Friday 23 March 2018

McGann must rise to the challenge at Aryzta

Investors are looking to new chairman Gary McGann to restore their confidence in Cusine de France owner Aryzta, writes Samantha McCaughren

Gary McGann, the former chief executive of Smurfit Kappa, has in recent days been appointed the new chairman at Aryzta
Gary McGann, the former chief executive of Smurfit Kappa, has in recent days been appointed the new chairman at Aryzta
Samantha McCaughren

Samantha McCaughren

Two years ago, investors in Aryzta, the Swiss Irish food company, started to get nervous. For three years, Aryzta had spoken of the expected benefits of a major transformation programme. It would deliver efficiencies. New production capacity would be invested in and old facilities would be retired. Customer relationships would be enhanced and layers of management would be stripped back.

Strong growth would follow and the market bought into the story. Shares were riding high at over €70.

However, in late 2014 it became clear that the growth expected from the transformation programme had yet to materialise and margins were shrinking. Further investment would be needed.

Fintan Ryan, an analyst with Berenberg in London, said: "That's when people started saying, where is the growth going to come from? That is when it became less and less obvious where the double-digit earning growth would come from."

Aryzta, the company which owns Cuisine de France and sells baked goods to the likes of McDonalds and Burger King, had for years impressed the market with a convincing growth story led by a strong management team.

Chief executive Owen Killian had never been viewed as terribly accessible by the markets, but many institutional shareholders had bought into his self-assured vision for the company.

However, as investors began to feel uneasy, the company's future performance and corporate governance came into sharp focus. "When the story was going well, they always gave management benefit of the doubt," said a senior market source.

But as shares halved in value over 18 months, unhappiness intensified.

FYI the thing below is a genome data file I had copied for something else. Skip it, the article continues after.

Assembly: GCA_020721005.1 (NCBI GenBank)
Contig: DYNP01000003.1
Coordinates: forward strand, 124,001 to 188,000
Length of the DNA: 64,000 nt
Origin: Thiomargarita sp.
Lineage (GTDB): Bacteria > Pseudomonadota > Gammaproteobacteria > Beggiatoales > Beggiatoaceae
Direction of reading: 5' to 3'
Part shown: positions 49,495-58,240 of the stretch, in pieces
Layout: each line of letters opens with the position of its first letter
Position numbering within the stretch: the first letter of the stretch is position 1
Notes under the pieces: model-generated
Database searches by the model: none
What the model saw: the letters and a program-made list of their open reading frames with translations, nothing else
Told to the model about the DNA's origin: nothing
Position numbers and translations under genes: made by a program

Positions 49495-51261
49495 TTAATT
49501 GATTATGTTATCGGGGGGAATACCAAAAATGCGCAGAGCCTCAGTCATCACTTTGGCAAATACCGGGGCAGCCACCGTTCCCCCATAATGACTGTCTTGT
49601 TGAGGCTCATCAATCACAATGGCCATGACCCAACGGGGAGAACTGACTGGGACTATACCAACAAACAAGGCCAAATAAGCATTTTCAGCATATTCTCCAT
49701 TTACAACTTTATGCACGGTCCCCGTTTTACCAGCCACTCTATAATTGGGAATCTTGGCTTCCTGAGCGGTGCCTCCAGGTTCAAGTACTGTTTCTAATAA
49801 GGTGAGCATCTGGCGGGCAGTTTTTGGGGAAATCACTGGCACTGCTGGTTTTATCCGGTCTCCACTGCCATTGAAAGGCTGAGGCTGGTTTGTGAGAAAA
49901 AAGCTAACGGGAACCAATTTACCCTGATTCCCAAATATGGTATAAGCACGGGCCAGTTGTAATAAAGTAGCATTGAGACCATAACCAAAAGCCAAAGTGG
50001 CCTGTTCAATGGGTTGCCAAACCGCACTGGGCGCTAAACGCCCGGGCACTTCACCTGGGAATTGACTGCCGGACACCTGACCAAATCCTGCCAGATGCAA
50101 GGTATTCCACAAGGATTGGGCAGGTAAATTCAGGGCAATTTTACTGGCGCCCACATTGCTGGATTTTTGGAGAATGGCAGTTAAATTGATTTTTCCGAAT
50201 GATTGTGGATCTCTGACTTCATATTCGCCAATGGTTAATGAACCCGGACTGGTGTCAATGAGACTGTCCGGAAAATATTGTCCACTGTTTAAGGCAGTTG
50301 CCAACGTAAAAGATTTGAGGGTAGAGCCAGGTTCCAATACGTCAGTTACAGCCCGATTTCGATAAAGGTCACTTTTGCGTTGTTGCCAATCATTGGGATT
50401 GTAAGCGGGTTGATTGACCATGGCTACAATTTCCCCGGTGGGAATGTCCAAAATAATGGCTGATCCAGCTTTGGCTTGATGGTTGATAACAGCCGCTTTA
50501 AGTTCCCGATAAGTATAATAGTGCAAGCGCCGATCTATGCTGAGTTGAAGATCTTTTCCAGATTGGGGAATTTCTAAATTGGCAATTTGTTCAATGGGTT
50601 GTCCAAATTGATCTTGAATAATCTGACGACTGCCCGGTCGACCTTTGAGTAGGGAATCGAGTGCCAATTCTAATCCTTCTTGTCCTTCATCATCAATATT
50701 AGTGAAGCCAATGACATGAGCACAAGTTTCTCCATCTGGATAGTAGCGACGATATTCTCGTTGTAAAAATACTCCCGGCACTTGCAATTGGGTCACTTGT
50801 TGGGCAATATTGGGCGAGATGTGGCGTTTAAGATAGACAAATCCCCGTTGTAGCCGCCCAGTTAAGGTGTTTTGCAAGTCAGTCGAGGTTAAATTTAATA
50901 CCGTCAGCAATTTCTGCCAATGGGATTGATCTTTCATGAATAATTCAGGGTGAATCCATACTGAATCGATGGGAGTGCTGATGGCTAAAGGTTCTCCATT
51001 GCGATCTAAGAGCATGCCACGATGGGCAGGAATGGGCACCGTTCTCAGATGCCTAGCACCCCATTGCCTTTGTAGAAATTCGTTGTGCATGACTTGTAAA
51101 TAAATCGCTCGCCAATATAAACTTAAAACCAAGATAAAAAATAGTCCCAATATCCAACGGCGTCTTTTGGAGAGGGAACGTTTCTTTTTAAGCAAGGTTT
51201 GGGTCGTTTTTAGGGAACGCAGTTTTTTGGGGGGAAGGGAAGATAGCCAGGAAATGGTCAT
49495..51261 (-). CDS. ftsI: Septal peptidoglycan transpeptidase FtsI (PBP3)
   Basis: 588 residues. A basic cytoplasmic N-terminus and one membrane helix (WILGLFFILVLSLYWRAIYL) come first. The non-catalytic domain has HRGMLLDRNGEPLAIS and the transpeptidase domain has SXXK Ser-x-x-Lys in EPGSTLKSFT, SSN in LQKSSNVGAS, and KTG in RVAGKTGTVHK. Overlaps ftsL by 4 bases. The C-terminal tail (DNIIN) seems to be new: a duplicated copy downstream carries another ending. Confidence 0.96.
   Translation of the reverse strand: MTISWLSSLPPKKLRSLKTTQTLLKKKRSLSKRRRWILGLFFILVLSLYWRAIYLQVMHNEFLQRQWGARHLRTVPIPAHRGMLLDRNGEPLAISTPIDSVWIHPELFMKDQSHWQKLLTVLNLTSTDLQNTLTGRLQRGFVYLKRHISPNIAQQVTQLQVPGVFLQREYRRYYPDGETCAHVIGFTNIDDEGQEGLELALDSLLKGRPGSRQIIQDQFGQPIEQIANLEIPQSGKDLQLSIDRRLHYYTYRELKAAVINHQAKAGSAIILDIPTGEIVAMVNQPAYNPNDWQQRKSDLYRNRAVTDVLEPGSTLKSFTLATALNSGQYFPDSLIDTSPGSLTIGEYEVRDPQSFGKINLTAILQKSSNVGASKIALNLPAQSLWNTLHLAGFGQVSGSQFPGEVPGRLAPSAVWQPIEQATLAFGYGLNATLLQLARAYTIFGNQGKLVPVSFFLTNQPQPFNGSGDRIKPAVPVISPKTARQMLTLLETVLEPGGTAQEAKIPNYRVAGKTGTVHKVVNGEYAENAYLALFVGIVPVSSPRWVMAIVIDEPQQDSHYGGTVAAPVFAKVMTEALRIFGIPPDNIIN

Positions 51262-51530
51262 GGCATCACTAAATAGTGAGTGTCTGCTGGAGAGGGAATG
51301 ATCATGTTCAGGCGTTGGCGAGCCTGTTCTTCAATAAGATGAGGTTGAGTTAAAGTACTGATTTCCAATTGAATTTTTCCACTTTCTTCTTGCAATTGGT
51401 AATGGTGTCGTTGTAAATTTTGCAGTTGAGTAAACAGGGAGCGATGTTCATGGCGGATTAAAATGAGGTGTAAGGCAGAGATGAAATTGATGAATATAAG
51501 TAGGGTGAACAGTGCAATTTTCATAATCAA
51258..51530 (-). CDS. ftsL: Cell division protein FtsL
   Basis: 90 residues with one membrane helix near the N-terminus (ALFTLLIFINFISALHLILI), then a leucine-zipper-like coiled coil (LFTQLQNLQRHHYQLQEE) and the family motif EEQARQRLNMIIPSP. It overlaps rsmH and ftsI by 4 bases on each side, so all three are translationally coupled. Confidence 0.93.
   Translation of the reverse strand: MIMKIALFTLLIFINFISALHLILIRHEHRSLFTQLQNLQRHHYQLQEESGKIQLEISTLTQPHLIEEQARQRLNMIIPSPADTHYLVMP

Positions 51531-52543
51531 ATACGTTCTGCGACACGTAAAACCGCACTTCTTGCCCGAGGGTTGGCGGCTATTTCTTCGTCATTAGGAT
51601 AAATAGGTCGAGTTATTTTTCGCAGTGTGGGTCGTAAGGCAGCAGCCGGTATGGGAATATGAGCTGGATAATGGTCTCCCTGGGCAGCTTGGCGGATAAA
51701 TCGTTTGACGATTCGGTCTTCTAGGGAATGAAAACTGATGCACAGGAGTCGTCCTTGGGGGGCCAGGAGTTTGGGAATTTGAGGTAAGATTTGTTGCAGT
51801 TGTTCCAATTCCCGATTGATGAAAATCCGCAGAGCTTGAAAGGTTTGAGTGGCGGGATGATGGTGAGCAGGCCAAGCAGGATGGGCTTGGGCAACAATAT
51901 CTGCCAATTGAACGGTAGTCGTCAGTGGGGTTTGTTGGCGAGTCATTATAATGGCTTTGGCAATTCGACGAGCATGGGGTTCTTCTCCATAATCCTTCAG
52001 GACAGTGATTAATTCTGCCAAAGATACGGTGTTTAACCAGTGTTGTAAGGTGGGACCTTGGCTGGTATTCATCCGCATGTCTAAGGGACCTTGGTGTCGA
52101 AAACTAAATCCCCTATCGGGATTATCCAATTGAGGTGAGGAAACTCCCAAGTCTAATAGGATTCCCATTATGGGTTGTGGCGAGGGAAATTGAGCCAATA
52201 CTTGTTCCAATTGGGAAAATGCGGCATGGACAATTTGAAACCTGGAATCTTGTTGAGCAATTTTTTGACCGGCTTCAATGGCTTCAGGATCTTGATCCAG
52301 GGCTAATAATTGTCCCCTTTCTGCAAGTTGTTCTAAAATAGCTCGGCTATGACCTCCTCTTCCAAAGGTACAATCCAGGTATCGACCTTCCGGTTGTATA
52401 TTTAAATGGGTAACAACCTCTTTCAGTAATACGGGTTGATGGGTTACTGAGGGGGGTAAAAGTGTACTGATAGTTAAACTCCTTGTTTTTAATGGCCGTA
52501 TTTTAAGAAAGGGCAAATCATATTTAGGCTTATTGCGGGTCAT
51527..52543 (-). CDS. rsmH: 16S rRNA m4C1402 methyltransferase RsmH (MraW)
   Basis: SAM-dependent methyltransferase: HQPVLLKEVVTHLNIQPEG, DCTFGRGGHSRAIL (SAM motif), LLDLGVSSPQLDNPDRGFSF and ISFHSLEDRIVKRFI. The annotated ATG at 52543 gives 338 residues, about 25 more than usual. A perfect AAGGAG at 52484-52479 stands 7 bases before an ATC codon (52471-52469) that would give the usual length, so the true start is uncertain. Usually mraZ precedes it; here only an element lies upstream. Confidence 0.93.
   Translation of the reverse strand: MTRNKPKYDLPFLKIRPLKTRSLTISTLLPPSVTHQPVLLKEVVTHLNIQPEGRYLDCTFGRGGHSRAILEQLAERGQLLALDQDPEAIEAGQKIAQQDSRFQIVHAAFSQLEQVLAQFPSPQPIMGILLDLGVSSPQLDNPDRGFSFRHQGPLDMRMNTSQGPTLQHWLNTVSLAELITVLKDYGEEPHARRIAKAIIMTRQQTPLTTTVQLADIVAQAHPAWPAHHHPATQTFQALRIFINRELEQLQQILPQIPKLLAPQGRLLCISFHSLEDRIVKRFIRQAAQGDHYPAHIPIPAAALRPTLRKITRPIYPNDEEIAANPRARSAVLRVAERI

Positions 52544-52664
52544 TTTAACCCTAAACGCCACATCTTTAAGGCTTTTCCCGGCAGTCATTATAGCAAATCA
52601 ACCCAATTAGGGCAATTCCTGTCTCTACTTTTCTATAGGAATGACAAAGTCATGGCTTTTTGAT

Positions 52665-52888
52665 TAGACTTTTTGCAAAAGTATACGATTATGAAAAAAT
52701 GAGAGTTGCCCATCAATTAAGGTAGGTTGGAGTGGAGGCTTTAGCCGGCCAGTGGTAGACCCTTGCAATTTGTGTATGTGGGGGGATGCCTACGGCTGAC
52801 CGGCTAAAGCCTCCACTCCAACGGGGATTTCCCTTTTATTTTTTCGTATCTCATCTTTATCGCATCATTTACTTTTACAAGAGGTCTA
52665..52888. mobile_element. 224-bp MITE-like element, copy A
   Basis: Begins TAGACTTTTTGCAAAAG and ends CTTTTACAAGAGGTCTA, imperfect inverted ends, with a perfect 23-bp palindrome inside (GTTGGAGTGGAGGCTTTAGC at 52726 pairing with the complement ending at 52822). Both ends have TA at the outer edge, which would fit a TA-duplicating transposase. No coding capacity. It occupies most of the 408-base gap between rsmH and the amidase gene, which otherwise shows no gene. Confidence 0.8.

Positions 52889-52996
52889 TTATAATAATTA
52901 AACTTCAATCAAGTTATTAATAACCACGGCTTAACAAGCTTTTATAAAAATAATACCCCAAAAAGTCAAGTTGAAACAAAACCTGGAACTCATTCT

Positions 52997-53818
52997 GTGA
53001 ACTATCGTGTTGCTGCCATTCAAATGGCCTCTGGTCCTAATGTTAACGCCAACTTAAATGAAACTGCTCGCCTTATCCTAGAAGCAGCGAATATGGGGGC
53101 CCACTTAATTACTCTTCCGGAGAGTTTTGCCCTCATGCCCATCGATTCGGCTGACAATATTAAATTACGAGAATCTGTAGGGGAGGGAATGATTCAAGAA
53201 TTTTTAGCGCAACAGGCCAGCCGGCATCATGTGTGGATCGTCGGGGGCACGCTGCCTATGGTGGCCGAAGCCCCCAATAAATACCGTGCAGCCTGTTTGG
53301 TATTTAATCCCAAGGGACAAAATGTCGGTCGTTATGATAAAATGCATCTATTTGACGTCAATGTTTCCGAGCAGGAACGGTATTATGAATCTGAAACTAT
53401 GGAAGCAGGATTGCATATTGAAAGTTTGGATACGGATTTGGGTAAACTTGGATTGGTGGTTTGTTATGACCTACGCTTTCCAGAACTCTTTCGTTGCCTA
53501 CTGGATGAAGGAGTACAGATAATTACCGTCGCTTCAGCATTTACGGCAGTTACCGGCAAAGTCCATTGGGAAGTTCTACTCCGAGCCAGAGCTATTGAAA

This discontent was encapsulated in a damning note from Societe Generale, which commented that it was hard to imagine that investor sentiment could get much worse at the Swiss Irish company.

In recent days, the company has taken what many believe is an important step in trying to restore that damaged investor confidence - the appointment of a new chairman, Gary McGann, former chief executive of Smurfit Kappa.

There will be an expectation from shareholders that he will take stock of what has gone wrong at the company and take some bold measures to address them. "It's a step in the right direction," said Ryan. "The question now is what does he do when he gets in?"

Corporate governance has been one major bone of contention, drawing attention to Killian's generous pay package and share entitlements.

He is one of the best paid chief executives in Ireland, with his annual package often amounting to several million euro.

The other issue which has weighed on the minds of institutional investors has been Aryzta's acquisition of a 49pc stake in French frozen food company Picard, which was bought for €446m. It was viewed as non-core, despite Killian's appetite for the deal.

In a meeting with Swiss analysts last week, Killian said there would be a review of its position on Picard under new chairman Gary McGann.